Meetup Notes – Our 1 Year Anniversary and November’s Build a Game in 2 Hours

This November was our Meetup group’s 1-year anniversary! Check out the two games we built in less than 2 hours 🙂

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Hi everyone!

Please enjoy this summary from myself and my team on the games our two groups came up with during the November edition of “Build a Game in Two-Hours or Less” and check out the Meetup Group that made it all possible!

Spin (a tale)

In Spin (a tale) players are given a few images at the start of the game. Players pick the image they think most likely to be used to tell a story when stacked up against similar images.

Game 1 - Spin (A Tale) was about using images to tell a story. The more often your image is included in the story, the more points you collect!
Games always start big! We only wound up using about half of the materials seen here

All images are then shuffled together and a number determined by the number of players is dealt out on the table. Going around in a circle players take turns telling stories using the cards on the board and at the end of each story all other players vote for their favorite part (blue tokens) of the story and their least favorite (red tokens) part of the story.

When the voting is complete, the image with the most “least favorite” (red) tokens on it is removed. If the image removed was one of the images chosen by a player at the start of the game they say so and score a point for every “favorite” (blue) token that was on the image when removed (images can collect both types of votes).

Players use these images as prompts for their story. Players place blue tokens on pieces of the story they liked and red on ones they didn't! Blue tokens are points to the person who corresponds to that image
The final game was narrowed down to the pieces here

Remember the Tale (images pending)

In Remember the Tale, players are dealt five cards out of a normal deck of cards. Each number/face value corresponds to a word. For example, 2 = Coin, 3 = Merchant, Q = Curse, K = Knight, A = Sword, etc.

The first player chooses a card from his/her hand to play and puts it face down, using the corresponding word in a sentence. For example, if the player puts down a 2, s/he could use the phrase “A traveler found a coin lying on the road.” The other plays now bet, on a scale from 0 to 5, if they believe that part of the story or not.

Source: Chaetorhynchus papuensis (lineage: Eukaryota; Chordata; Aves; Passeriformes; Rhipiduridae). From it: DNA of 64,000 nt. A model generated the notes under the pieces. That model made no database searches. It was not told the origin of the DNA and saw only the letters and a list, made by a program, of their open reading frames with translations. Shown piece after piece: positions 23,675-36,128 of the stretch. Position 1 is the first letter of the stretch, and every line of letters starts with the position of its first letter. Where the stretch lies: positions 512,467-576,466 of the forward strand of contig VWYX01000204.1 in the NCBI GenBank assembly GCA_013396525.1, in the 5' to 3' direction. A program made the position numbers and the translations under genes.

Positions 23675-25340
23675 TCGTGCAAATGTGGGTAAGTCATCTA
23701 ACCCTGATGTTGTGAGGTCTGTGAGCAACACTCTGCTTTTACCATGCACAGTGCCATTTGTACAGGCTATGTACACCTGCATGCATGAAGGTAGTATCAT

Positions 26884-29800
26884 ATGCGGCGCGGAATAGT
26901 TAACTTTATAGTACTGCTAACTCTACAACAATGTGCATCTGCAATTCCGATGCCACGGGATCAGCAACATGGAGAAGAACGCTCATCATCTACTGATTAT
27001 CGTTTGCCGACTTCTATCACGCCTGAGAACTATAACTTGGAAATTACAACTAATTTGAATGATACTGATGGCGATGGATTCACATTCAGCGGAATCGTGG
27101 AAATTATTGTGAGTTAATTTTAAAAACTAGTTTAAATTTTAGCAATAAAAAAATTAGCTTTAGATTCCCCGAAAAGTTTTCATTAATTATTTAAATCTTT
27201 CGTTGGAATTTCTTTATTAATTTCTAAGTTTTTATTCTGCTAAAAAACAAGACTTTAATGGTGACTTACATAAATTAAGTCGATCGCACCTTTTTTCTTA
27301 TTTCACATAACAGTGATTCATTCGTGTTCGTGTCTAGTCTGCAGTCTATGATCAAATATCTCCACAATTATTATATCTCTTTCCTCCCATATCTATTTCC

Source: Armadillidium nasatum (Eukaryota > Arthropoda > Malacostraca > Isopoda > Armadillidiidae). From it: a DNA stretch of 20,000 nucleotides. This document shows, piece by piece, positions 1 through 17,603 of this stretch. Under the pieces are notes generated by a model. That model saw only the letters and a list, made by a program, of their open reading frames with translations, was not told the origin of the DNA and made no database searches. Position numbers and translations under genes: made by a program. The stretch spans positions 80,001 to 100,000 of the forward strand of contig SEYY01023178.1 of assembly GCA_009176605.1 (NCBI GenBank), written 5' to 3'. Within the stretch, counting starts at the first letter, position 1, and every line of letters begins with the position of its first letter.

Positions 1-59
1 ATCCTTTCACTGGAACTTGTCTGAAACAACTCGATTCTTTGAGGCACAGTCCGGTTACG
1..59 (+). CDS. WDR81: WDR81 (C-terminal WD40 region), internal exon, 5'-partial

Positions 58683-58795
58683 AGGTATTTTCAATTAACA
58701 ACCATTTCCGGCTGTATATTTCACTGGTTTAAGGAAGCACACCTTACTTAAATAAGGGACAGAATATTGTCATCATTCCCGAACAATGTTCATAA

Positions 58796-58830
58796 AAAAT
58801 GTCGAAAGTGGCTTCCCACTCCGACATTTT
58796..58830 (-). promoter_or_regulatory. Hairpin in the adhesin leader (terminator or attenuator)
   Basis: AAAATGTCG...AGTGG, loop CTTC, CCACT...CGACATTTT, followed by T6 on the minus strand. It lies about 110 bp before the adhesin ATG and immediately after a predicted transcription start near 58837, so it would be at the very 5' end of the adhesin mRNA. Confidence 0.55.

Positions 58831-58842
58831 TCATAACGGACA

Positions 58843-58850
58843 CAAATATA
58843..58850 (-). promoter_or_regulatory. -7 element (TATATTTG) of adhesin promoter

Once the bids are in, the card is flipped. If the card was red, meaning a diamond or a heart, then the statement is false. Spade or club, the statement is true.

Based on their bids, players earn (or lose) points. Player 1 now draws a new card from the deck to replace the one s/he played, that way s/he always has five cards. Player 2 now must choose a card from their hand, use their card’s word in a sentence that builds upon the previous statement and the process repeats until there are no more cards left to play.

This iteration of the game we generated used playing cards because it was an accessible way to get the game functioning, however further iterations of the game would most likely see the deck of standard playing cards replaced with a custom deck that contain words, rather than having number cards that reference words. Additional attention would need to be paid to balance and score keeping, as those elements may need fine-tuning.

Building a Game in 2-Hours

It is worth noting that I have a longer blog post coming on the format we use to consistently build multiple games in 2-hours or less month-over-month. Here is a quick summary of how these games were created

Our Meetup Group is founded on the idea that rapid prototyping is the best way to build community and teach game design. That means that over the course of 2 hours we discuss, build and play our games in time-boxed 15-minute increments. We cycle through the discuss, build and play steps as many times as we can in 2 hours and always wind up with a lot more to show for our work then people expect.

Thanks for reading! What is one tactic you like to use when building games?

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